Secretary of State Condoleezza Rice says she hopes Saturday's critical
meeting with Iran's nuclear negotiator in Geneva will mark a change of
course for Tehran in its nuclear dispute with the international
community. Rice is sending a senior envoy to take part in the talks.
VOA's David Gollust reports from the State Department.
dispatch of Undersecretary of State William Burns to the Geneva
meeting is a policy shift for the Bush administration, which had
shunned direct contacts with Tehran on the nuclear issue in the absence
of an Iranian commitment to stop uranium enrichment.
At a State
Department news conference with Kosovo political leaders, Rice said she
hopes the U.S. gesture will encourage Iran to accept international
incentives and halt its pursuit of technology that could lead to a
"We have been very clear that any country can
change course," Rice said. "The United States doesn't have any
permanent enemies, and we hope that the signal that we're sending that
we fully support the track that Iran could take for a better
relationship with the international community is one that the United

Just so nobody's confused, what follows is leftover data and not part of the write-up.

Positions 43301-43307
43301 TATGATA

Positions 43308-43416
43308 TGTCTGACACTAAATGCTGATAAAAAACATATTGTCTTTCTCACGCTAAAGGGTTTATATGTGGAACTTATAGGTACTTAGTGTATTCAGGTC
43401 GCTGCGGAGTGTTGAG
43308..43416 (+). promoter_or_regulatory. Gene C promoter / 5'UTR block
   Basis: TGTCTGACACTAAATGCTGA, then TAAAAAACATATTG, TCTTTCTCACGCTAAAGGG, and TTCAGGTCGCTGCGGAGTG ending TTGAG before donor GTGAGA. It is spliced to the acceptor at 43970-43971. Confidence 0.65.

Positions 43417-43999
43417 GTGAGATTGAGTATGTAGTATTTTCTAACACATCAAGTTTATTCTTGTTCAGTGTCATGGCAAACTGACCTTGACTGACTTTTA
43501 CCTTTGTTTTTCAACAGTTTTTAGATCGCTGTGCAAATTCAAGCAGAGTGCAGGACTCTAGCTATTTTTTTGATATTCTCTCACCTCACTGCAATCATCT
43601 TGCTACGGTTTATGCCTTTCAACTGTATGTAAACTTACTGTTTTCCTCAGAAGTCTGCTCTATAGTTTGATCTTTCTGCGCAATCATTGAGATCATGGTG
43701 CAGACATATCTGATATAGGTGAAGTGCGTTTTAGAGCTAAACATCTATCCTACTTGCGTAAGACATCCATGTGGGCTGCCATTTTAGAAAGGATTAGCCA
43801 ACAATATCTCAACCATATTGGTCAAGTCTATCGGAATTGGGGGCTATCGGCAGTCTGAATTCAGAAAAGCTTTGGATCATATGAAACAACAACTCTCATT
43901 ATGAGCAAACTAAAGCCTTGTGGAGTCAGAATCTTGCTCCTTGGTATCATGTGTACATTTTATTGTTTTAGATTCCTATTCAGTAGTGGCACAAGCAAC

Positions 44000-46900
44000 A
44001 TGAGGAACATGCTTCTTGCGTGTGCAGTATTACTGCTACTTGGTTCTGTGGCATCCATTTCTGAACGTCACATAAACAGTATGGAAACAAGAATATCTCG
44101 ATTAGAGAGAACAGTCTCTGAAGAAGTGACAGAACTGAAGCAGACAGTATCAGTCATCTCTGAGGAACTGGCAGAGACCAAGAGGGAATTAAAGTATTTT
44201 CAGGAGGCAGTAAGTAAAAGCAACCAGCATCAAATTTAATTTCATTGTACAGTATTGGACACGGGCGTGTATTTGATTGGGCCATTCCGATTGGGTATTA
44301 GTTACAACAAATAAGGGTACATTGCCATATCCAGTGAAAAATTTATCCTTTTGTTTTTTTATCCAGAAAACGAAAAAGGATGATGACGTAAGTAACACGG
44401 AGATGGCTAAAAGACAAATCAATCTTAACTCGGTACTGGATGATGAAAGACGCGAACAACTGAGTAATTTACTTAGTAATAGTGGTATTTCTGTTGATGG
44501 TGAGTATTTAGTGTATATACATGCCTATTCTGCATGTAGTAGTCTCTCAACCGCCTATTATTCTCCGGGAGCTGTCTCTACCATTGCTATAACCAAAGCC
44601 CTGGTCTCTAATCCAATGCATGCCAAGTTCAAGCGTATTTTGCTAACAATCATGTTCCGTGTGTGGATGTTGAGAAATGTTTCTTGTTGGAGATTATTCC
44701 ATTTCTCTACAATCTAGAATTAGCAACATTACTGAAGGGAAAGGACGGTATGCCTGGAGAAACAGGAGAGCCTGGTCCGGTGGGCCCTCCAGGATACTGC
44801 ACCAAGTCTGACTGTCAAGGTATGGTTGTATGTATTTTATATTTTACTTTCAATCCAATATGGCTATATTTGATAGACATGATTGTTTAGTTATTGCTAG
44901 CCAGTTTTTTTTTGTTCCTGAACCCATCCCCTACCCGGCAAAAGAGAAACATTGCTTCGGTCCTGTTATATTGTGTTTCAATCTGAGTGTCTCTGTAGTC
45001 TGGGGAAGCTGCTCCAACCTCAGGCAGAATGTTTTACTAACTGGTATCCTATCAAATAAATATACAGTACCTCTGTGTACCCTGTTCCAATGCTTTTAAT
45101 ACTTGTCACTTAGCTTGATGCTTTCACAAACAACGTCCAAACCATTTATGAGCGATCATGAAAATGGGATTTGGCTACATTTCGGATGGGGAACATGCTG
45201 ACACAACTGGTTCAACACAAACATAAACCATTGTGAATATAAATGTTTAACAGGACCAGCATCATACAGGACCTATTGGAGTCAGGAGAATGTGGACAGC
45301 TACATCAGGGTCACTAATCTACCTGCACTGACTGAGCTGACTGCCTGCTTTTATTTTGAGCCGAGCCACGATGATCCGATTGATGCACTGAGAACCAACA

States stands fully behind. We will see what happens on Saturday but
that is the message that Bill Burns will be delivering."
the third-ranking State department official, will join European Union
chief diplomat Javier Solana and diplomats from the other permanent
U.N. Security Council member countries and Germany, the
P-Five-Plus-One, in the meeting with Iranian envoy Saeed Jalili.
is expected to give its reply to an enhanced package of incentives
offered by the P-Five-Plus-One in June to try to persuade Tehran to
stop its enrichment drive and return to negotiations over its nuclear
A suspension of enrichment would mean a suspension of
U.N. Security Council sanctions against Iran. Solana has also proposed
a six-week period of so-called "pre-negotiations" in which there would
be no new sanctions added if Iran stopped adding to its enrichment
In her comments here, Rice said the decision to have
Burns join the Geneva meeting is a "strong signal" to the world that
the Bush administration is serious about nuclear diplomacy with Iran,
but that it has not softened its fundamental demand that Tehran must
stop enrichment to end its political isolation:
"I would remind
you that I signed the letter that sent the proposal forward to the
Iranian regime," she noted. "And this is, in a sense, the bookend --
Bill Burns will go to receive the Iranian response. But it should be
very clear to everyone: the United States has a condition for the
beginning of negotiations with Iran. And that condition remains the
verifiable suspension of Iran's enrichment and processing activities."
officials have declined to speculate what Iran's reply may be. But they
say the range of comments by Tehran officials in recent weeks suggests,
at least, an internal debate about whether to continue uranium
enrichment - which the Tehran government has said is part of a peaceful